Lead actors are just X-meh in ‘Apocalypse’


“X-Men: Apocalypse”

Grade: C

Starring James McAvoy, Michael Fassbender and Jennifer Lawrence. Directed by Bryan Singer.

Rated PG-13 for sequences of intense sci-fi violence, action and destruction throughout, some suggestive material, partial nudity and brief strong language. Check listings for theaters. 2 hours, 27 minutes.

Bottom line: A large and long film that's boringly apocalyptic

The stakes in the boringly apocalyptic “X-Men: Apocalypse” couldn’t be higher. Its long-entombed, ready-to-party mutant god, played by Oscar Isaac is both invincible and immortal, and he wants to control every single mind in every single human on Earth. The world’s nukes are unleashed willy-nilly, though that part works out fine. It’s a “just kidding!” moment of imminent global destruction.

Then the movie levels the entire city of Cairo, leaving (presumably) many millions dead and injured. Well, you can’t worry about everyone all the time. The film leaves the grieving and anger about collateral damage to this year’s major rival superhero franchise installments “Batman v Superman” (the bad one) and “Captain America: Civil War” (the good one).

This one’s “the OK one.”

I can’t recommend much about this latest “X-Men” picture without getting into problematic and somewhat embarrassing territory.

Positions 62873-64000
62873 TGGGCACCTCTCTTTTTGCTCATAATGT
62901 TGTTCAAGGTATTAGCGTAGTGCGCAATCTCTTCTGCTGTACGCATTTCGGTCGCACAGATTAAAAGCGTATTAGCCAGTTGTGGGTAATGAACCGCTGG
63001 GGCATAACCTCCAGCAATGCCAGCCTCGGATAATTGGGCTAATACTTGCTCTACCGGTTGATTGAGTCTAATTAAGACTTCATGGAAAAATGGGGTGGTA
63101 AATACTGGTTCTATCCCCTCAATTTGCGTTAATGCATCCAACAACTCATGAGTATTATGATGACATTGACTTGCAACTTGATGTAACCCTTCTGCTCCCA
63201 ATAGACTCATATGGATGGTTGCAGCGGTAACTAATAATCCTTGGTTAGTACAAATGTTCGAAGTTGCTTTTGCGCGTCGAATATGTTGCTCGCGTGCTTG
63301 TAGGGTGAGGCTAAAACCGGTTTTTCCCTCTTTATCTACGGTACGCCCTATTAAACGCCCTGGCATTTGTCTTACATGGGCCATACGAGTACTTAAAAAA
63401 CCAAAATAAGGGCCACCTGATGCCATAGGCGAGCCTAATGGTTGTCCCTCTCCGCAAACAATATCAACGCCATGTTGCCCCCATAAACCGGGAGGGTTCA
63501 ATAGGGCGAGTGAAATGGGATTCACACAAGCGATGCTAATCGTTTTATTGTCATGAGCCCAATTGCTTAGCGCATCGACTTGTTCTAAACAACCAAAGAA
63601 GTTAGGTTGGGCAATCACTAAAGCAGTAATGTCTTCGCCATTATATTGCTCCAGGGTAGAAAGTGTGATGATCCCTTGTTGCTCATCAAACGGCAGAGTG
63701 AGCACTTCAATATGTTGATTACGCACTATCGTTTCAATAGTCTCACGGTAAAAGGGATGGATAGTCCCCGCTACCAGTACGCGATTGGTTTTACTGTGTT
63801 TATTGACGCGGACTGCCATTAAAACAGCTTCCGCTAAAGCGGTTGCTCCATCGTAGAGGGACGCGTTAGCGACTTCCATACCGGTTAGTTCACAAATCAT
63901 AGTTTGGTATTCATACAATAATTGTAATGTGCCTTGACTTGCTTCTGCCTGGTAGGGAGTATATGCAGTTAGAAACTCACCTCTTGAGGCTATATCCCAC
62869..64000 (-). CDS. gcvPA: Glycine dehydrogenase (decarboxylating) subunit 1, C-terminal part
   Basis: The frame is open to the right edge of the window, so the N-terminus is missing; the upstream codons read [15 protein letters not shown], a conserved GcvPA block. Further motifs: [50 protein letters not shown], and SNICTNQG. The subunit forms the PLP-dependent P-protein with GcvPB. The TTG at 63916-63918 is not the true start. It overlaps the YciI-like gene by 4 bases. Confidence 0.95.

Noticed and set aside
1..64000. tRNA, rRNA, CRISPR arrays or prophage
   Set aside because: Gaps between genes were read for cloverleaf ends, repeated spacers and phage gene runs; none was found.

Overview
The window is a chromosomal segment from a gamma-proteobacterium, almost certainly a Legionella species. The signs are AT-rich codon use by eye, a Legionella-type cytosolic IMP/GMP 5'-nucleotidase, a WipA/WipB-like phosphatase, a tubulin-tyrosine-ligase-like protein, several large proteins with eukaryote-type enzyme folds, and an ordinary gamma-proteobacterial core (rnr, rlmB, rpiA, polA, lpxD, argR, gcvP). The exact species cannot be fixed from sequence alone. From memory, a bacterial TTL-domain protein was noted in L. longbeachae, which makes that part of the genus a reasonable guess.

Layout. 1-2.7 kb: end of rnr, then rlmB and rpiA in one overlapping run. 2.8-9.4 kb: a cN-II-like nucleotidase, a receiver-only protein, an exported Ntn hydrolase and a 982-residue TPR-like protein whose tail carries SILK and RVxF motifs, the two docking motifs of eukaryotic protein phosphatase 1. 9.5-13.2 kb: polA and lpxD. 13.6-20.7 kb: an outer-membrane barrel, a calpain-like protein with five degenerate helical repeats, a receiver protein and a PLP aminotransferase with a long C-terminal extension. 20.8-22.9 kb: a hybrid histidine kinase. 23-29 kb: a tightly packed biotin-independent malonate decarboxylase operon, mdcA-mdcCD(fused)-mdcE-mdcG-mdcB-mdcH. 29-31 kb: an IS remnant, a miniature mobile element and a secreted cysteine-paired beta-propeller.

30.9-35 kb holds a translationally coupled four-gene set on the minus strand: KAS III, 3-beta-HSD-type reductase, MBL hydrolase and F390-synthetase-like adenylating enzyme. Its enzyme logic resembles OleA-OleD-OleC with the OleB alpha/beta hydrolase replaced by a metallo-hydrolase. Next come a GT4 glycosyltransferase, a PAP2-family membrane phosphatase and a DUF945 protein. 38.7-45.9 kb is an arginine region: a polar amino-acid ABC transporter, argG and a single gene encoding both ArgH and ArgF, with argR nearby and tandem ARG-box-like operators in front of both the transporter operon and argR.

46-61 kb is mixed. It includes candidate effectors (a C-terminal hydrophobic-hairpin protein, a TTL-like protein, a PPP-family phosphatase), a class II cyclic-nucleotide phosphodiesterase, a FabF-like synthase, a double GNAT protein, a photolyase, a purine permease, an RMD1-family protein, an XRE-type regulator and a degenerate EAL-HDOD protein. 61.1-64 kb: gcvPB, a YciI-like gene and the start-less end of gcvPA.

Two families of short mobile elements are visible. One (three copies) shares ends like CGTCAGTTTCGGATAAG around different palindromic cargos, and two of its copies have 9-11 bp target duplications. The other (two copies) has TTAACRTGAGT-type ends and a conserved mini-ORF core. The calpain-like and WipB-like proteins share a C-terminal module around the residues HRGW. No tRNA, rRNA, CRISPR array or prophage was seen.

“X-Men: Apocalypse” invests heavily in the moist-eyed emoting going on in the neighborhood of James McAvoy (Professor X, the one with the fancy boarding school for the specially gifted). The storyline requires Michael Fassbender and Jennifer Lawrence (the conflicted Magneto and the conflicted Raven, respectively) to try their damndest not to look as bored as they likely are with these roles, better for their income than their craft.

After an ancient Egyptian prologue, we’re plunked down into 1983. Apocalypse comes back to life, looks around, and calls for a cleansing of the planet’s debris and weakness, like a mutant villain version of Travis Bickle. Screenwriter Simon Kinberg lumbers through the conflicts, pitting McAvoy’s man of reason and hope against his old pal Magneto’s darker impulses.

Director Bryan Singer handles the traffic earnestly and well, with a modicum of snark and 1.5 teaspoons of levity. There’s a joke at the expense of the long-ago, far-away third “X-Men” picture, the lousy one directed by Brett Ratner. But this one’s no gem. It’s simply large, and long (two-and-a-half hours, the usual length lately with these products). The dialogue has a metallic, tinny ring (where’s Magneto when you need him?). At one point Rose Byrne’s intelligence agent speculates, in her exquisitely underplayed way, on the intentions of their chief adversary. This surly, pushy Egyptian mutant god routine might well “end in disaster … some kind of … apocalypse.” Pause. Then McAvoy puts on his best Serious Actor face and solemnly adds: “Mmm. The end of the world.” John Dykstra supervised the visual effects, which are relentless and routine. Like I said: I’ve seen worse this year. And better.